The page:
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SOA and RMI

 
Pradeep bhatt
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The article below mentions that SOA could be implementsed using Java RMI.
http://www.onjava.com/pub/a/onjava/2005/01/26/soa-intro.html

I was under the impression that the service i/f should be such that a client in programming language should be able to consume it. If Java RMI is a SOA impl then the clients have to be in Java, right? I am
or since java RMI exposes an i/f loose coupling is achieved so RMI is a SOA.

CORBA does allow clients to be written in different technologies.What about Jini?
 
JeanLouis Marechaux
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Hi Pradeep,

My understanding is that SOA must involved services, and that a Service is a component resource which has an externalized service description

Web services have WSD and CORBA has IDL. And I believe JINI also has an external description (but I'm not sure)

As far as RMI is concerned, I don't see what can be considered as the external service description
 
Pradeep bhatt
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Originally posted by JeanLouis Marechaux:
Hi Pradeep,

My understanding is that SOA must involved services, and that a Service is a component resource which has an externalized service description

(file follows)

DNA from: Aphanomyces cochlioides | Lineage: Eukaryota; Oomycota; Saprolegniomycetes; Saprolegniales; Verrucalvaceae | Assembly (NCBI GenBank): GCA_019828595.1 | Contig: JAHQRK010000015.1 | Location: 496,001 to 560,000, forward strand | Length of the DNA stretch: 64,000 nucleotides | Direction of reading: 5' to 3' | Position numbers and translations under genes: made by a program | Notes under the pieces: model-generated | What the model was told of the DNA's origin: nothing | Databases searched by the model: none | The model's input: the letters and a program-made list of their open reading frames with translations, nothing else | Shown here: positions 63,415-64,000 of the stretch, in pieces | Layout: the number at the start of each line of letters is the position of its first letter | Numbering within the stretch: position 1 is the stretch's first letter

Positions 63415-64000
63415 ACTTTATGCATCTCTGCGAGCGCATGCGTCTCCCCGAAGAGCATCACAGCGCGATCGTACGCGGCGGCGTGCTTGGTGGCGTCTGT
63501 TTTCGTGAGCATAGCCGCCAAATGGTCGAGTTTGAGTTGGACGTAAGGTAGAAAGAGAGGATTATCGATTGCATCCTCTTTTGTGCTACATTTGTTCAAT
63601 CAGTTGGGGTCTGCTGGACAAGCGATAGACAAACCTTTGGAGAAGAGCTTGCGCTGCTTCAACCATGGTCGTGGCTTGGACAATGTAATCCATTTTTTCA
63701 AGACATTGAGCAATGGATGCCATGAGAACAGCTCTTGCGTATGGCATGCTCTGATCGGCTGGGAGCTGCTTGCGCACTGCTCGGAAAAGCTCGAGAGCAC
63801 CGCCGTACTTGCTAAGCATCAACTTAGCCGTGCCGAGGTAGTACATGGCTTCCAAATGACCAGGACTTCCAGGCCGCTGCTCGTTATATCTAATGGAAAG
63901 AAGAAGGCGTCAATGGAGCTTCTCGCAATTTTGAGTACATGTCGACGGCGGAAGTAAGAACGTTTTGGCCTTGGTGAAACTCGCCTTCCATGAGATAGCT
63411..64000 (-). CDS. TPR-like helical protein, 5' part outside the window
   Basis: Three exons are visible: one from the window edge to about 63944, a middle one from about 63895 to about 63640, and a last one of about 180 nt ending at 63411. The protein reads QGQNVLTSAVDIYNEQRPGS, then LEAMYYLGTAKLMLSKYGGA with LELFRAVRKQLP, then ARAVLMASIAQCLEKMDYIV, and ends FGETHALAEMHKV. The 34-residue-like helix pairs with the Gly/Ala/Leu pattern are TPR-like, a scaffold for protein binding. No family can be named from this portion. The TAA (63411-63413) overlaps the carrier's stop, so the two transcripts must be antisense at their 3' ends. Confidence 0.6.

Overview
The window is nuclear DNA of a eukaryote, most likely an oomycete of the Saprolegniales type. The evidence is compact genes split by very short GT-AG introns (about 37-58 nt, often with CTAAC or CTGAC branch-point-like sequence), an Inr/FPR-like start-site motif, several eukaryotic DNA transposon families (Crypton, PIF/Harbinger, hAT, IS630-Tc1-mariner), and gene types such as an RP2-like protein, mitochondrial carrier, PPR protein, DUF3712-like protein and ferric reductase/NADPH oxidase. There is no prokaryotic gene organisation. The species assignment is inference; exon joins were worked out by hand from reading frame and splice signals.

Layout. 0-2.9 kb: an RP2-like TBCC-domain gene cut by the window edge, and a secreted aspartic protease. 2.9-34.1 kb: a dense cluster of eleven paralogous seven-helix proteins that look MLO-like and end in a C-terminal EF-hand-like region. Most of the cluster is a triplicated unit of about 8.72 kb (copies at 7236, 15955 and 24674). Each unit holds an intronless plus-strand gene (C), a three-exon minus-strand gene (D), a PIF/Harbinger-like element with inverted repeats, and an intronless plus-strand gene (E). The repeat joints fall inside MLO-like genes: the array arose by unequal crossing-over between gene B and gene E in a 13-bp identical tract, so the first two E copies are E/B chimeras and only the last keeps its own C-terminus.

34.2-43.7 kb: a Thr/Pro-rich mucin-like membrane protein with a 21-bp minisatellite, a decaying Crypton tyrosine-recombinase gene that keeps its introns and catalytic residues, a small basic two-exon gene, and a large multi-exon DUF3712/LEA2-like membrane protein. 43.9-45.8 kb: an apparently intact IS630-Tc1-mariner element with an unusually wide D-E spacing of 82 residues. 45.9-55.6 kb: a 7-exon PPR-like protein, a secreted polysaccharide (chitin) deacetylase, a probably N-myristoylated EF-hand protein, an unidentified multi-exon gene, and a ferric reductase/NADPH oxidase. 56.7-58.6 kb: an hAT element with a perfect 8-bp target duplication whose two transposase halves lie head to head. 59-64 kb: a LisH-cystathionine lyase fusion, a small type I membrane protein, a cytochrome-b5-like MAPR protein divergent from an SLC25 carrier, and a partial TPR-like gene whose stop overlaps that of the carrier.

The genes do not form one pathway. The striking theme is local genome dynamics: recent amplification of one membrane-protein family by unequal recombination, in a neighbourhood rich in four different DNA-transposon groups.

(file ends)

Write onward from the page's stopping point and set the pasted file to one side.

Web services have WSD and CORBA has IDL. And I believe JINI also has an external description (but I'm not sure)

As far as RMI is concerned, I don't see what can be considered as the external service description


Thanks.
 
Lasse Koskela
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I'm not sure about the "official" definition for a service-oriented architecture, but in my opinion the externalized description and language independence are not requirements for being called a SOA. For example, a system built on top of Jini services (using RMI as the transport, for example) is just as much a SOA as would be the same system built on top of Web Services (using HTTP/SOAP as the transport).
 
JeanLouis Marechaux
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Originally posted by Lasse Koskela:
I'm not sure about the "official" definition for a service-oriented architecture, but in my opinion the externalized description and language independence are not requirements for being called a SOA. For example, a system built on top of Jini services (using RMI as the transport, for example) is just as much a SOA as would be the same system built on top of Web Services (using HTTP/SOAP as the transport).



I'm not sure about the *official* definition eather.
I'm wondering were we could find a definition from a SOA authority....
DOES SOA belong to some authority ???
 
Pradeep bhatt
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Originally posted by JeanLouis Marechaux:



I'm not sure about the *official* definition eather.
I'm wondering were we could find a definition from a SOA authority....
DOES SOA belong to some authority ???


I dont think there is any authority which defines SOA. A few vendors have joined together and coined a new term to make money. The reason I feel that is because it does do or tell anything new. All I articles I have read states that CORBA , WebServices etc are the implementation of SOA. The vendors are promoting "SOA" in a big way and suggest using "SOA" based architecture.
 
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